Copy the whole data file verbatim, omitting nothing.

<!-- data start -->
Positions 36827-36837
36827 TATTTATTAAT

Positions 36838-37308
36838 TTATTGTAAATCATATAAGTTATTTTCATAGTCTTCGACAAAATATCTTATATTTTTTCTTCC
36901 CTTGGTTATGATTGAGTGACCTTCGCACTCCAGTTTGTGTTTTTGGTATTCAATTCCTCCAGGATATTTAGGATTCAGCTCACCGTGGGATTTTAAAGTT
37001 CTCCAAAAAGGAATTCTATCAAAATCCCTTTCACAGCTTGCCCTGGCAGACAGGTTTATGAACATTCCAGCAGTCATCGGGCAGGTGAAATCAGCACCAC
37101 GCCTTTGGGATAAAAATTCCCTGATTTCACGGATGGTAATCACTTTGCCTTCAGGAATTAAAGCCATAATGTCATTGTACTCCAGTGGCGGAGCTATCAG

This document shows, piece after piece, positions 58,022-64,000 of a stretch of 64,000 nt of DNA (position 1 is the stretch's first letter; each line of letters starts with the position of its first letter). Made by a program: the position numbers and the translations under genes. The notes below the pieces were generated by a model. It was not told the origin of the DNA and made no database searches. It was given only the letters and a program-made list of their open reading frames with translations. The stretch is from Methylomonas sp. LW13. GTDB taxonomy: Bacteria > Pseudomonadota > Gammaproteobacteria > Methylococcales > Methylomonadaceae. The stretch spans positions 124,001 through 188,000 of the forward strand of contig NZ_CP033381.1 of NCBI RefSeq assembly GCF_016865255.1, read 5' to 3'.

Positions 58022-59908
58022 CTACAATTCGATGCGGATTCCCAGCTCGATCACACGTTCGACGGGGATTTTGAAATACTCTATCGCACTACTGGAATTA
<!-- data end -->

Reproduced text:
Positions 36827-36837
36827 TATTTATTAAT

Positions 36838-37308
36838 TTATTGTAAATCATATAAGTTATTTTCATAGTCTTCGACAAAATATCTTATATTTTTTCTTCC
36901 CTTGGTTATGATTGAGTGACCTTCGCACTCCAGTTTGTGTTTTTGGTATTCAATTCCTCCAGGATATTTAGGATTCAGCTCACCGTGGGATTTTAAAGTT
37001 CTCCAAAAAGGAATTCTATCAAAATCCCTTTCACAGCTTGCCCTGGCAGACAGGTTTATGAACATTCCAGCAGTCATCGGGCAGGTGAAATCAGCACCAC
37101 GCCTTTGGGATAAAAATTCCCTGATTTCACGGATGGTAATCACTTTGCCTTCAGGAATTAAAGCCATAATGTCATTGTACTCCAGTGGCGGAGCTATCAG

This document shows, piece after piece, positions 58,022-64,000 of a stretch of 64,000 nt of DNA (position 1 is the stretch's first letter; each line of letters starts with the position of its first letter). Made by a program: the position numbers and the translations under genes. The notes below the pieces were generated by a model. It was not told the origin of the DNA and made no database searches. It was given only the letters and a program-made list of their open reading frames with translations. The stretch is from Methylomonas sp. LW13. GTDB taxonomy: Bacteria > Pseudomonadota > Gammaproteobacteria > Methylococcales > Methylomonadaceae. The stretch spans positions 124,001 through 188,000 of the forward strand of contig NZ_CP033381.1 of NCBI RefSeq assembly GCF_016865255.1, read 5' to 3'.

Positions 58022-59908
58022 CTACAATTCGATGCGGATTCCCAGCTCGATCACACGTTCGACGGGGATTTTGAAATACTCTATCGCACTACTGGAATTA